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907. Lingzhi Table
China, mid Kangxi period (1662-1722)
H: 11.5 cm W: 22 cm
Meulenaer – de Wit Collection, Belgium (2010)
This miniature table, in the shape of a stylized Lingzhi fungus, is supported by three scrolling cabriole legs. The top, decorated in soft shades of famille verte enamels on the biscuit, has a scene of rocks, flowering peony shrubs and prunus branches on a grassy hillock. The legs are decorated with a wood grain pattern in black on an aubergine ground. The back of the legs and underside are left undecorated and partially unglazed.
With Vanderven & Vanderven Antiquairs, The Netherlands (1980)
The Lingzhi (Glossy Ganoderma), is actually a woody fungus which grows on the trunks or roots of trees in southern China. It has dark colour and is very glossy, as if lacquered. Due to its hard texture it does not decay like other fungi, thus surviving for a long time. It was particularly appreciated for its great medicinal qualities, even believed to revive the dead, making it worth four times its weight in silver. Also considered the preferred food of the immortals, only deer were reputed to be able to find them. Because of these powerful associations, it became known as the fungus of immortality. The Lingzhi is a very popular motif found in every medium of Chinese art and a much used symbol of longevity.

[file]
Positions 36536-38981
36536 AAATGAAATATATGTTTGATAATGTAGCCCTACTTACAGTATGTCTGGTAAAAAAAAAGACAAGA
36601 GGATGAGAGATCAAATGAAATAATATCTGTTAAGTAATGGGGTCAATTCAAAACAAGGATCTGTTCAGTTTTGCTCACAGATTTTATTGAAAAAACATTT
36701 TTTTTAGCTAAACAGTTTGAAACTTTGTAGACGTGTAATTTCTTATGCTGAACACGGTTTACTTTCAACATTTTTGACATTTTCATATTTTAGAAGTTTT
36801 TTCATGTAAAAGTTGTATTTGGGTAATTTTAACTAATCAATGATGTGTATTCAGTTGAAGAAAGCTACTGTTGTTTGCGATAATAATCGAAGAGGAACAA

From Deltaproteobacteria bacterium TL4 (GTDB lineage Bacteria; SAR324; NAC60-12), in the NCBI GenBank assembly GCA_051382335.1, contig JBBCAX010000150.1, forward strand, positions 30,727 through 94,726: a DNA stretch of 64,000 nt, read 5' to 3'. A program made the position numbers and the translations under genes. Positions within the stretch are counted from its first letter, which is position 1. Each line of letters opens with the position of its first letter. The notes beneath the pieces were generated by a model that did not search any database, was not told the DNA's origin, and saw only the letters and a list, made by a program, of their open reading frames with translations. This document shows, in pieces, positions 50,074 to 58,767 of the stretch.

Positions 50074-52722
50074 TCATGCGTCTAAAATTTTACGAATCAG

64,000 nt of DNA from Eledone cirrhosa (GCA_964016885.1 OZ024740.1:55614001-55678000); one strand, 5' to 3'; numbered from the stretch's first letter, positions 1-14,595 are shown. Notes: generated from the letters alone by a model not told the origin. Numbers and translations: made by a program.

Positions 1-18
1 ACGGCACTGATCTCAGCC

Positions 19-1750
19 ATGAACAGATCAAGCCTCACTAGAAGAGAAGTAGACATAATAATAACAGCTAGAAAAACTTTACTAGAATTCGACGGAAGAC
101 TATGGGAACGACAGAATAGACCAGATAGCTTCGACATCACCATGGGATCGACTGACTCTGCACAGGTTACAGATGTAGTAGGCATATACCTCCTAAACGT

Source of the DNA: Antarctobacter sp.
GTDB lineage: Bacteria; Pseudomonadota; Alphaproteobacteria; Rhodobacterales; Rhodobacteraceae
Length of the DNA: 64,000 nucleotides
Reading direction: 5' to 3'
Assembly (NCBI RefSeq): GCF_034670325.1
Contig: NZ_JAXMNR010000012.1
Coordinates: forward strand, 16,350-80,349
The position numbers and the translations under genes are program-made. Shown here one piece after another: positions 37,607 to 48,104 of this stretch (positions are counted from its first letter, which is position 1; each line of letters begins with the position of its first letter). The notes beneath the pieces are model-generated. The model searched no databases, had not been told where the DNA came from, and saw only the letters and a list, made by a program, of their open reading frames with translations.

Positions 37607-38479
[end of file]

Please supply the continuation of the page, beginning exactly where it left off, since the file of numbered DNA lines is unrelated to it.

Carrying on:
The purpose of such tables, such is this one, is uncertain. It is suggested they were used on a scholar’s or merchants desk to display small objects or to place useful items, such as a water dropper, brush rests or seal paste box. Another suggestion is that some tables would have been used as an armrest. The scholar could rest his wrist or arm during calligraphy or painting for a short repose, whilst still holding a brush. This type of object is found more often in other materials such as lacquer or wood or ivory; porcelain examples are much rarer.
A similar table can be found in the Musée Guimet, Paris (acc. nr. G5144) and one with the same shape but a different decor is published in the RA Collection catalogue. An oblong example with comparable decoration and colours is in the collection of The Rijksmuseum, Amsterdam (inv. no. AK-RBK 15896).
Terese T. Bartholomew Hidden Meanings in Chinese Art, San Francisco, 2006, p187
J.P. van Goidsenhoven, La Céramique Chinoise sous les Ts’ing 1644-1851, Brussels, 1936, pl.12, nr.24& p. 150
Christiaan J.A. Jörg & Jan van Campen, Chinese Ceramics in the Collection of the Rijksmuseum, Amsterdam, Amsterdam/London, 1997, p187, nr. 209
Maria Antonia Pinto de Matos, The RA Collection of Chinese Ceramic : A Collector’s Vision, London, 2011, nr.150
Maura Rinaldi, Ceramics in Scholarly Taste, Exhibition Catalogue, Southeast Asian Ceramics Society, Singapore, 1993, p.76-77